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    :show that the ASCII code 32 is represented by the 8-bit binary code 00100000.

    How on earth am I meant to do this? :L thanks
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    (Original post by polaritymolecule)
    :show that the ASCII code 32 is represented by the 8-bit binary code 00100000.

    How on earth am I meant to do this? :L thanks
    are you familiar with expressing numbers in our decimal base in binary?

    as in, you know the number 3 in binary is written as 00000011?
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    (Original post by boner in jeans)
    are you familiar with expressing numbers in our decimal base in binary?

    as in, you know the number 3 in binary is written as 00000011?
    nope i am not familiar with that
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    (Original post by polaritymolecule)
    :show that the ASCII code 32 is represented by the 8-bit binary code 00100000.

    How on earth am I meant to do this? :L thanks
    I am guessing you don't know how binary works?

    The first digit on the right of your code represents 0 or 1 in decimal. So a code like this - 0001 converts to 1 in decimal.

    The second digit from the right represents 0 or 2 in decimal. So a code like this - 0010 converts to 2 in decimal.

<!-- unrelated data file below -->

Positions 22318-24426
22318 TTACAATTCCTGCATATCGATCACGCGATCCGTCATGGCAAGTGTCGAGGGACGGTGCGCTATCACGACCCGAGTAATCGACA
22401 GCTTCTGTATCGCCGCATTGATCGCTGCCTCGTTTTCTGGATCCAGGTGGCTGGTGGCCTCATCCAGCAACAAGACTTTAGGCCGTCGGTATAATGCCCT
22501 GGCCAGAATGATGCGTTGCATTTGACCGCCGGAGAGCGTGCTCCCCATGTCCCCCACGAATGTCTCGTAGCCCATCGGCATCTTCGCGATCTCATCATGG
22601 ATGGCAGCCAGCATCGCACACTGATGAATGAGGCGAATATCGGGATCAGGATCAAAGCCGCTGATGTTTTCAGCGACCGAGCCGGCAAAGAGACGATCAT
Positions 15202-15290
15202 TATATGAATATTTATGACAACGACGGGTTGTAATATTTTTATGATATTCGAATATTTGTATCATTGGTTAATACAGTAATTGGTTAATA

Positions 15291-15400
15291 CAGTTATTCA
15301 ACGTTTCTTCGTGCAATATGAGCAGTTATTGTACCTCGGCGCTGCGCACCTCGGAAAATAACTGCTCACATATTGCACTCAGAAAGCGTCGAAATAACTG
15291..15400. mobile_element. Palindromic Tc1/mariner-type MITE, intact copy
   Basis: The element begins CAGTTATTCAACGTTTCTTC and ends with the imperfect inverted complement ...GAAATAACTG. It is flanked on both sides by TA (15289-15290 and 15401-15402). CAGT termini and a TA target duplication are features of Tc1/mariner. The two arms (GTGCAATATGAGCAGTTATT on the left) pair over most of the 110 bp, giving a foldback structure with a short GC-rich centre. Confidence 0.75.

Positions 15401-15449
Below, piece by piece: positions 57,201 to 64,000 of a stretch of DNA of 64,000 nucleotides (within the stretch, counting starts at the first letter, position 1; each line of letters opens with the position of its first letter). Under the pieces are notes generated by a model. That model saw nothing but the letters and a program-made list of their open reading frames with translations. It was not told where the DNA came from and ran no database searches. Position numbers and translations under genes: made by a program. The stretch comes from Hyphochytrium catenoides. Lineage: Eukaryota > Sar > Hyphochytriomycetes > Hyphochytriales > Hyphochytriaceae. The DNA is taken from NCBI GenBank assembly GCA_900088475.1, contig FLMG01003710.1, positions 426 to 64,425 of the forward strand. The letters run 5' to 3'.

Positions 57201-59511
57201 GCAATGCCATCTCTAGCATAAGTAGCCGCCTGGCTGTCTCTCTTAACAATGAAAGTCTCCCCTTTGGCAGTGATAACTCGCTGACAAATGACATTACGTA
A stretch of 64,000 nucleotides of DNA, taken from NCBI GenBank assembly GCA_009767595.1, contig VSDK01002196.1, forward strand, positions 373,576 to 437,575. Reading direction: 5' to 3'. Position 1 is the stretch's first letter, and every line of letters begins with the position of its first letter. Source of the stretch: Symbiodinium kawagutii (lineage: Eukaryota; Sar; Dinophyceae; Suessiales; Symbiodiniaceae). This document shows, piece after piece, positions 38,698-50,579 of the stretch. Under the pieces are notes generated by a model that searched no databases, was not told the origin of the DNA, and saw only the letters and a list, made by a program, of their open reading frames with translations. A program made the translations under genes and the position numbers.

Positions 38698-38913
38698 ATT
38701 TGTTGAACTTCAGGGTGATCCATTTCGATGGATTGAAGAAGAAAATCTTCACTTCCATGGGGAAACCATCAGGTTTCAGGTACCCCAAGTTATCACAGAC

A code like this 0011 converts to 3 in decimal. Hope you are following me here.

    Each successive digit read from the right represents a doubled amount when converted to decimal so - 0100 is 4, 1000 is 8, 1100 is 12, 1111 is 15.

    Now make yourself a table up a bit like this -

    128 64 32 16 8 4 2 1

    Put in your code underneath and hopefully you should of reached your answer.
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    (Original post by polaritymolecule)
    nope i am not familiar with that
    oh well not to worry, it is trés facile! you can learn it in 5 minutes

    well you know how we normally write numbers? we use the decimal system, that is every number is expressed as a power of 10. take the number 356 => 3 is in the 'hundreds' column (10^2), 5 is in the tens column (10^1) and 6 in the units column (10^0) => you can see why it's called the decimal system, each number is in a 'column' that is a power of 10

    the binary system uses powers of 2 instead - conventionally you write 8 0s and then put in 1s to express the number you want, but obviously you could have infinite 0s

    now you read it from the left and it's like the decimal system, but with base 2. So now consider 8 zeros (00000000) - now, each zero represents powers of 2. So, the zero on the most right represents 2^0 (1), first from the right is 2^1 (2), second from the right is 2^2 (4) and so on

    now, the number you want to express is a sum of the numbers you put a 1 in to represent your numbers. So if you want to write 1, you write 00000001, if you want to write 2 you write 00000010, 3 is 00000011, 4 is 00000100, 5 is 00000101 and so on.

    get it?
 
 
 
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